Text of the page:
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To ask the Minister for Communications, Energy and Natural Resources his views on the production of ethanol for use as an alternative fuel and energy source; and if he will make a statement on the matter. – David Stanton.

For ORAL answer on Tuesday, 10th February, 2009.

Ref No: 4590/09 Lottery: 40 Proof: 103


Minister for Communications, Energy and Natural Resources (Mr. E. Ryan)

Sustainable biofuels will play an important part in delivering the 10% renewable energy target for transport fuels by 2020.

The Biofuels Mineral Oil Tax Relief Schemes have resulted in 18 projects being awarded excise relief between 2005 and 2010 with four of these projects in the bioethanol category. The schemes were designed as interim measures to accelerate the level of biofuels in the fuel mix, in advance of the introduction of a biofuels obligation. Biofuels are already being mainstreamed in blends of up to 5% at a number of existing petrol and diesel pumps, and higher blends are being sold to identified vehicle fleets. Given the fact that bioethanol is the generally approved replacement for petrol, it has a valuable role to play in national bioenergy policy.

The information sought by the Deputy in relation to imported biofuels is not available. The Office of the Revenue Commissioners advises that the total cost of these excise relief schemes to date is estimated at €40m. I am committed to the development of an Irish biofuels industry and to the sustainable development and deployment of indigenous bioenergy resources.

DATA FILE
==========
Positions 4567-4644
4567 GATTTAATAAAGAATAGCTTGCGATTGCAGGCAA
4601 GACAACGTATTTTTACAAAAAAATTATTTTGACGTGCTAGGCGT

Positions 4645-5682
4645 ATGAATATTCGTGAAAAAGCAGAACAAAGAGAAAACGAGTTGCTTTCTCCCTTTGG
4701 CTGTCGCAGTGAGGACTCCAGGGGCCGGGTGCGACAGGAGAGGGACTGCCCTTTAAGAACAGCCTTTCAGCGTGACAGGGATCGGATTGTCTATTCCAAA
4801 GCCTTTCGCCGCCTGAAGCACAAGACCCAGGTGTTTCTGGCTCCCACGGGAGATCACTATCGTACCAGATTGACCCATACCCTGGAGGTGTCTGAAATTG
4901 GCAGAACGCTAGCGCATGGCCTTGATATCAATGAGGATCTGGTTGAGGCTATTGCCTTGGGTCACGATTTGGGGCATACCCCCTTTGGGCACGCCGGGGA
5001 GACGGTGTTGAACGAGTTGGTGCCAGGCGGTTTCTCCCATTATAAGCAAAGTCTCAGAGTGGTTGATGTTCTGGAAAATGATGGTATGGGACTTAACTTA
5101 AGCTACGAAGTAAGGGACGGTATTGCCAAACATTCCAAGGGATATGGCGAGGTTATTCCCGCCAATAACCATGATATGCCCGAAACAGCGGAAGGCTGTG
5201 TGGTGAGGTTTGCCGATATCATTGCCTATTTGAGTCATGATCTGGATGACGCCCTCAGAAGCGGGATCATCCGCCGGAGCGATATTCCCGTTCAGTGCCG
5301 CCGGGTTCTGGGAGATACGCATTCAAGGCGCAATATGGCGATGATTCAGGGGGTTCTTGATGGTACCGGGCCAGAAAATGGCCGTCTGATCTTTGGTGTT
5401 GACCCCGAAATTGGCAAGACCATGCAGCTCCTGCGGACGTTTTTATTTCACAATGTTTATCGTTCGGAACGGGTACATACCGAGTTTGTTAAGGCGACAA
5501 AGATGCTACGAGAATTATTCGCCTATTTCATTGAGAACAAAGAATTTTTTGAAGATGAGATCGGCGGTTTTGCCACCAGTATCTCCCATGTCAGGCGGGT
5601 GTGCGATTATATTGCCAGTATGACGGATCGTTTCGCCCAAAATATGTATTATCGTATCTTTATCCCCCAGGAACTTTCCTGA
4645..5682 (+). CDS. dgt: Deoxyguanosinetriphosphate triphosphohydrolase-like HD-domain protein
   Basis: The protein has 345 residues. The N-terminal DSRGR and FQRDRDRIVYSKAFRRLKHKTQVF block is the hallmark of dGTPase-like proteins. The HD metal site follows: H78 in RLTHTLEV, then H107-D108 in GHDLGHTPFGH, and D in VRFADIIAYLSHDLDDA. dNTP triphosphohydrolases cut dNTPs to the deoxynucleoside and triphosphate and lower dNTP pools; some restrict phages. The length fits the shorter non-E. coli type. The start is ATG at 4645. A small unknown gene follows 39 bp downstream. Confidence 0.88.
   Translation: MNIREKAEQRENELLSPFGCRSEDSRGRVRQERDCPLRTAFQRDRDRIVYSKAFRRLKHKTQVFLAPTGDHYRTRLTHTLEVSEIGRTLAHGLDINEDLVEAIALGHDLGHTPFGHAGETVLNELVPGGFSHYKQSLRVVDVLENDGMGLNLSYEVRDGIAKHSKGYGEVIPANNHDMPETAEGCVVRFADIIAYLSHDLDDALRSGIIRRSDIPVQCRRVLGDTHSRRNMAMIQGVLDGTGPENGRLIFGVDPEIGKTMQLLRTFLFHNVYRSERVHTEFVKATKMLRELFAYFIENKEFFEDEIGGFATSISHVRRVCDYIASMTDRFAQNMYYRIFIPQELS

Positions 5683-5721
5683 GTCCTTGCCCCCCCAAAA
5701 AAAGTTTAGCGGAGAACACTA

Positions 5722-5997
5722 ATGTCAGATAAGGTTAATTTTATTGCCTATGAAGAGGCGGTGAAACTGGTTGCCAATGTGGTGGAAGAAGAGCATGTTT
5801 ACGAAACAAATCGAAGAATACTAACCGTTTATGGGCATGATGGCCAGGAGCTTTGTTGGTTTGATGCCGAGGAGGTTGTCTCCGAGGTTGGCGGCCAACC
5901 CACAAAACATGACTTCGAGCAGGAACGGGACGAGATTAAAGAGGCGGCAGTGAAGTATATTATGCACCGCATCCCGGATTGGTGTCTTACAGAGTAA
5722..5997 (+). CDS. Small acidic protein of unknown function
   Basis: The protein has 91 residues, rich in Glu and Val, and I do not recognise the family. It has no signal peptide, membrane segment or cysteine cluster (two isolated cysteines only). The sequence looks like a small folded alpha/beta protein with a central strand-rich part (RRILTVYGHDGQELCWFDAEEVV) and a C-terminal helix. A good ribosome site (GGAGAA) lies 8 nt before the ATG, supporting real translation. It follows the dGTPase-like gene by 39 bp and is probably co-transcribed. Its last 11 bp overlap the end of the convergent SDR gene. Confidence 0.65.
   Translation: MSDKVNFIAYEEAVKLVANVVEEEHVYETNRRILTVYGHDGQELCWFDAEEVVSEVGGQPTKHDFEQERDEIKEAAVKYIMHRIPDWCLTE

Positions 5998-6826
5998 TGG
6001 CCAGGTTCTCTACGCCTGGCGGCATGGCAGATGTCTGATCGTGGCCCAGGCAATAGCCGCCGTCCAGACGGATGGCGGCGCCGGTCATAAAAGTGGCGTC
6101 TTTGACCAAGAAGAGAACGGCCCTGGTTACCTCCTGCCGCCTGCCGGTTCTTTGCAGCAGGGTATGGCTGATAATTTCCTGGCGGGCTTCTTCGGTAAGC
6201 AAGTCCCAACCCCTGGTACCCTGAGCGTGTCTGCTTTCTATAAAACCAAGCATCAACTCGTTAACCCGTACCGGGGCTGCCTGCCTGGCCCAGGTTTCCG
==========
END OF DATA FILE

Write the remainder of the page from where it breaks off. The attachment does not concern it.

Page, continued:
In relation to licensing of biofuel companies, I have no function on this matter. Consents for the construction of a Biofuel production facility would obviously be required from a number of sources, such as the local authority and possibly the Environmental Protection Agency (depending on the feedstock), while in due course, compliance with the EU Sustainability Criteria will become a condition of biofuels being counted towards EU targets.

The planned introduction of a Biofuels Obligation will require all fuel suppliers to ensure that biofuels represent a certain percentage of their annual fuel sales. The biofuels obligation is designed to provide a long-term market based framework for the development of a biofuels sector and delivery of biofuels targets to 2020.

The public consultation process in relation to the Biofuels Obligation Scheme has recently been completed and there were 40 submissions received as part of the consultation process. My Department is now analysing the submissions with a view to preparing specific details for a final Biofuels Obligation Scheme which will be cognisant of the views expressed by stakeholders. I will bring a proposal to Government soon and introduce the necessary legislation required in order that the Biofuels Obligation Scheme can be introduced in January 2010.

Through the full application of the EU sustainability criteria, the Biofuels Obligation Scheme mechanism will allow us to ensure that the biofuel we use is sustainably sourced, and evolving technologies will allow us to increase the penetration rate without any impacts on food prices. Given that biofuels will form an increasingly important component of European transport fuels in the coming years, it is vital that these criteria are not alone robust and effective in protecting those most at risk in the developing world, but that they also set the agenda for further investment in more efficient biofuel production, and for investment in second generation biofuels.